Skip to main content

Undergraduate Program

Honors Program

The department’s honors program gives our seniors the opportunity to conduct intense and independent work in English literature and language. The program begins in the fall semester with an Honors Seminar, in which all honors students are required to enroll.

In the spring semester, each student completes an honors thesis on a topic of their own choosing. The thesis is ordinarily an extended scholarly or critical essay, but majors in creative writing can submit extended work in prose or poetry as their thesis.

While the fall seminar is intended to prepare and focus students for the in-depth work of writing an honors thesis, the possible topics for theses need in no way be bound to the seminar topic.

All junior English majors are invited to apply.

You may complete the application online. Applications for Fall 2020 are due March 9, 2020. If you have any questions about the honors program, please contact Professor Will Miller at william.miller@rochester.edu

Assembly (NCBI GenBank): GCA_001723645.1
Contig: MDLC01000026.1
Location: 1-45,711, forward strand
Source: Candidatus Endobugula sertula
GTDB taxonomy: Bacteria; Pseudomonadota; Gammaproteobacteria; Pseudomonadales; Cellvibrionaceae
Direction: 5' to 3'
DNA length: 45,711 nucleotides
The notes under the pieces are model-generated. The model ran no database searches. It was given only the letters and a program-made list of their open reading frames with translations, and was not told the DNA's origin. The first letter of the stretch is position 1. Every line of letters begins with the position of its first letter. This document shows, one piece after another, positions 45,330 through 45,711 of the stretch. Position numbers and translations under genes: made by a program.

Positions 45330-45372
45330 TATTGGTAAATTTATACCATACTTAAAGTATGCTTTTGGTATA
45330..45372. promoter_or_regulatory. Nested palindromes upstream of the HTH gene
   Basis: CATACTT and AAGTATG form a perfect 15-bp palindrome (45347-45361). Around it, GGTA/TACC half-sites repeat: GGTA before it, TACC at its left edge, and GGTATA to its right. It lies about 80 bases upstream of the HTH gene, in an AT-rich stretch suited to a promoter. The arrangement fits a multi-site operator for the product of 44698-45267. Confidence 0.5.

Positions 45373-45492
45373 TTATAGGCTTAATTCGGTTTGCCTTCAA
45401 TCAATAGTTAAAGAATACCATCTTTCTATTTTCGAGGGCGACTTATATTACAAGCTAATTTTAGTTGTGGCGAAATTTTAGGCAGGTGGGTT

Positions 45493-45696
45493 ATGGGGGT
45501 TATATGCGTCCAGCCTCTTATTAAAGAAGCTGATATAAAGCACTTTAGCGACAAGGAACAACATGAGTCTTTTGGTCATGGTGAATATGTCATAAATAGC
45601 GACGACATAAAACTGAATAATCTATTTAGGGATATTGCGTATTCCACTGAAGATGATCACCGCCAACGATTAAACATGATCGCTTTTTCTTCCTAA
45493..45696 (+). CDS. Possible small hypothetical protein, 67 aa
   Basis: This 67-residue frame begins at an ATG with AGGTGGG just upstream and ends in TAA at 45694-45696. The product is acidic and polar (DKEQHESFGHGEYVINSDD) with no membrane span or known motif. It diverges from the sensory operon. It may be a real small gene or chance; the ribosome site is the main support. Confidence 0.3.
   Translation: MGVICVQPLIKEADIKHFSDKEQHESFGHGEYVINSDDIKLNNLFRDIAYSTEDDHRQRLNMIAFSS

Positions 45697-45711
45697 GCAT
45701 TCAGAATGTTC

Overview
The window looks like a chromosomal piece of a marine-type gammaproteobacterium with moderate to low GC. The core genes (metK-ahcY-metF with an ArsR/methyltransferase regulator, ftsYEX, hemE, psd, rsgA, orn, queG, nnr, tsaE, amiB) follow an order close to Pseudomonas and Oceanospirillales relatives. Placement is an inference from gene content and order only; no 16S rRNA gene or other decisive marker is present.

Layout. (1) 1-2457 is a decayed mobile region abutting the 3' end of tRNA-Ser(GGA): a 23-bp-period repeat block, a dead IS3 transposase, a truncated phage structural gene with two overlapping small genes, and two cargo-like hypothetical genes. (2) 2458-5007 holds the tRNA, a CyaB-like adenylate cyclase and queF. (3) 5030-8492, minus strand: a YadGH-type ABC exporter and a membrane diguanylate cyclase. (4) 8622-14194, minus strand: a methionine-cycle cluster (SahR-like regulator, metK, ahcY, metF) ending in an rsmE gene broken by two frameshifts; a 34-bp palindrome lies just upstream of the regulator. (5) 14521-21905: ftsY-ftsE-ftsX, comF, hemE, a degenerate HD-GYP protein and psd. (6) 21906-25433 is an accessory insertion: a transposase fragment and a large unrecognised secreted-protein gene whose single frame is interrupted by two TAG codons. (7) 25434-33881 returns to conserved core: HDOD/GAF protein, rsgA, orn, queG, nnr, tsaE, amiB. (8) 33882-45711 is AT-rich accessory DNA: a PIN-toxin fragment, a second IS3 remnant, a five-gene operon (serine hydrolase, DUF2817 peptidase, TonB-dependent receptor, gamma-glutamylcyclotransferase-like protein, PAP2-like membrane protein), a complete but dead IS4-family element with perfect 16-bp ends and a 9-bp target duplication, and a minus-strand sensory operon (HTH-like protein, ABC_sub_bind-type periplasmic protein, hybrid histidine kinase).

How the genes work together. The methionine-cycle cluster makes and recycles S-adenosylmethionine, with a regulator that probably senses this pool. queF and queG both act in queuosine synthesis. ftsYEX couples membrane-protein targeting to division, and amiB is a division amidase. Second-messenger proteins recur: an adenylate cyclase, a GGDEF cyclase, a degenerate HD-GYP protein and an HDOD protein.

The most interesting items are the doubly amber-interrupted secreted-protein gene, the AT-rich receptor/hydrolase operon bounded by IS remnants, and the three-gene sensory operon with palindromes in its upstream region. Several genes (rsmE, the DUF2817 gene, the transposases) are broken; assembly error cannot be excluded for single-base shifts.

Fall 2020 Honors Seminar (ENGL 396)

What is Tragedy
Professor William Miller
TR  11:05-12:20 p.m.

Description

This course on tragedy has three parts. The first concentrates on ancient Greek tragedy (Aeschylus, Sophocles). The second considers the revival of tragedy in early modern England both as a prestigious neoclassical form and as a vehicle for domestic themes traditionally associated with comedy (Marlowe, Shakespeare, Dryden). The third takes up the disappearance--or transformation--of tragedy in more recent times (Beckett, Lorca). In addition to primary texts, we will examine a number of important theories of tragedy (Plato, Aristotle, Hegel, Nietzsche, Weil, Benjamin, Arendt). Our readings will be guided by such questions as: what might the story of this genre tell us about the longer history of representation? And how does tragedy illuminate basic problems such as the appeal of violence and vengeance, the role of religion in society, and the difficulty of finding an ethics that works for all people?